Zcash FAQ’s

Zcash FAQ’s

Frequently asked Questions

A list of topics with the most frequently asked questions about Zcash. For troubleshooting the Zcash client, please see troubleshooting documentation.

What is Zcash?

Zcash is a digital currency with fast and confidential with low fees. Privacy is the central feature of Zcash. It has pioneered the use zero-knowledge proofs to protect users information by encrypting all transactions. There are several wallets you can download for instant, mobile, secure & private payments.

How can I acquire Zcash?

You can buy ZEC from cryptocurrency exchanges. You can also purchase Zcash directly from another person in a peer-to-peer way. Use caution when exchanging with services and individuals that you are not familiar with. You can also acquire Zcash by mining Zcash.

What is the difference between Zcash & other cryptocurrencies?

Zcash is fundamentally more private than other cryptocurrencies such as Bitcoin or Ethereum. Zcash supports fast block times (75 seconds), low fees and has regular upgrade schedules, which means this protocol is highly adaptable. A key feature is optional yet highly secure privacy.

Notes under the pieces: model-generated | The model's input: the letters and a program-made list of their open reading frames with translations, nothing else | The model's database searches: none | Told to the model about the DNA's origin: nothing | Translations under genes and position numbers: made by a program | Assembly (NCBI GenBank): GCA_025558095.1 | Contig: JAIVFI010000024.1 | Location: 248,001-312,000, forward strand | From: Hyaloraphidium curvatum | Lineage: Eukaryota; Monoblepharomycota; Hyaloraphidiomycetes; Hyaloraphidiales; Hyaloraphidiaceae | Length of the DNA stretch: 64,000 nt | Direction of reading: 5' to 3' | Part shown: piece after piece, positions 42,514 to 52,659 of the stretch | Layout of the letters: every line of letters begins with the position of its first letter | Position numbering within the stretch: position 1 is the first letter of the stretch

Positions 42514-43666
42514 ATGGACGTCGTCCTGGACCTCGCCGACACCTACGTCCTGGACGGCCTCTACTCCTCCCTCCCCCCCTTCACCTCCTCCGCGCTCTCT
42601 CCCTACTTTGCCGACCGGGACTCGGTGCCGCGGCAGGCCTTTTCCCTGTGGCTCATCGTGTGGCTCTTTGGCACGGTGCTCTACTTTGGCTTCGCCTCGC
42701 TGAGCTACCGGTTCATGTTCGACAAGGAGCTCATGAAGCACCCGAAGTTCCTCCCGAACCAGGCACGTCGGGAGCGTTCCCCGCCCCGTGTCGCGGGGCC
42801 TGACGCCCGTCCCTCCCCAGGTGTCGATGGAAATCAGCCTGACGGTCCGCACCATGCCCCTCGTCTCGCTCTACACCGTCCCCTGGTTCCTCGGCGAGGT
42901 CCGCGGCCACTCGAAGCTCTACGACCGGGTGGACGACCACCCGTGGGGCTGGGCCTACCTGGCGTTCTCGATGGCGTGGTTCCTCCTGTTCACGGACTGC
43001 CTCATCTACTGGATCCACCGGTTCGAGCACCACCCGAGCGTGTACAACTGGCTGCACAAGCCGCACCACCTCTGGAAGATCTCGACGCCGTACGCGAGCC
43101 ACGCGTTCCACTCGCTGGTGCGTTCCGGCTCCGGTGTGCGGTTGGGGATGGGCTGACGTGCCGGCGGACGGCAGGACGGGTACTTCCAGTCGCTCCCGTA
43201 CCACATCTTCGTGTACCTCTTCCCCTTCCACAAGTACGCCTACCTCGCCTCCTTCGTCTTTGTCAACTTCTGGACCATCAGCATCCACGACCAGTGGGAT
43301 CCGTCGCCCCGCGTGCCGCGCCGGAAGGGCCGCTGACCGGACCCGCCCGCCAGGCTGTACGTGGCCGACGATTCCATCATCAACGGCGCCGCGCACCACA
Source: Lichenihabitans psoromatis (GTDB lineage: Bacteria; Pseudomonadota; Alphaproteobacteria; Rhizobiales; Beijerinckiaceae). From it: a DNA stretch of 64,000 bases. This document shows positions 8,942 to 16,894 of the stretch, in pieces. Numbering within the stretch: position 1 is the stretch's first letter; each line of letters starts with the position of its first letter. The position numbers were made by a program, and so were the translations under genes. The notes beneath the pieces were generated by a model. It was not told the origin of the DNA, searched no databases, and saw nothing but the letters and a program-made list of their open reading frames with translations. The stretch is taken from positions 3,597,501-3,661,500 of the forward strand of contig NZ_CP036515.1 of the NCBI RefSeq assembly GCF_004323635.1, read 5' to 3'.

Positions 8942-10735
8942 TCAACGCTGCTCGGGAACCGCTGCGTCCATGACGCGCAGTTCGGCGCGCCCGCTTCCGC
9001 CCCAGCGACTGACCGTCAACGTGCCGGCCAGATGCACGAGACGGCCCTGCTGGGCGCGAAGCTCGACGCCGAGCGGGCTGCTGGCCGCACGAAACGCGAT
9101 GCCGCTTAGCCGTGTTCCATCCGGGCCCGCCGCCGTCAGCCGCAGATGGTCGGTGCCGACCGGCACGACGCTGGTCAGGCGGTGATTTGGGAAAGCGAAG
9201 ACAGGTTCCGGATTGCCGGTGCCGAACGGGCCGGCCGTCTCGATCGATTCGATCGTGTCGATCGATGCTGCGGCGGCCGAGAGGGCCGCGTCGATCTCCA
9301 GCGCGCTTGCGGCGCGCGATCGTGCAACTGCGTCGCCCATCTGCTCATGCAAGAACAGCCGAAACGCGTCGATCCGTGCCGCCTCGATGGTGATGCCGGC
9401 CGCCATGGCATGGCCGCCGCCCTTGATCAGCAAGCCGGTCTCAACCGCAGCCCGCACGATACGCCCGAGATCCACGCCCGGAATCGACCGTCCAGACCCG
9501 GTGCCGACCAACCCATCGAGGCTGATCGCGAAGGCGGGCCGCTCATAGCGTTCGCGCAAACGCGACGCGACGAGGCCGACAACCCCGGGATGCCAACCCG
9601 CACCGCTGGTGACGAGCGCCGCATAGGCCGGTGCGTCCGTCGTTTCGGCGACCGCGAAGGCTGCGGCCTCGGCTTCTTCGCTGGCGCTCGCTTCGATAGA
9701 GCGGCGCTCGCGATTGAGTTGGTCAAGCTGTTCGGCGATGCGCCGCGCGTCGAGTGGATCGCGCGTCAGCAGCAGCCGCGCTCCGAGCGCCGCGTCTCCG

Users are able to select whether a transaction is made on the Transparent or Shielded part of the blockchain. For more information see here

How is the Zcash protocol governed?

The protocol is governed by the Zcash Improvement Proposal process. The ZIP process provides an open venue and structure for collectively evaluating changes to Zcash.

Anyone can submit a draft ZIP. Draft ZIPs are debated by the community at large, then accepted or rejected by the ZIP editors.

Currently there are two ZIP editors — Daira Hopwood represents the Electric Coin Company & Deirdre Connolly represents the Zcash Foundation.

Decisions from the ZIP process are written into the Zcash specification, as well as the software that runs the network. The changes are “ratified” on-chain when the majority of the network adopts the upgrade and doesn’t break consensus.

Where is my Transaction?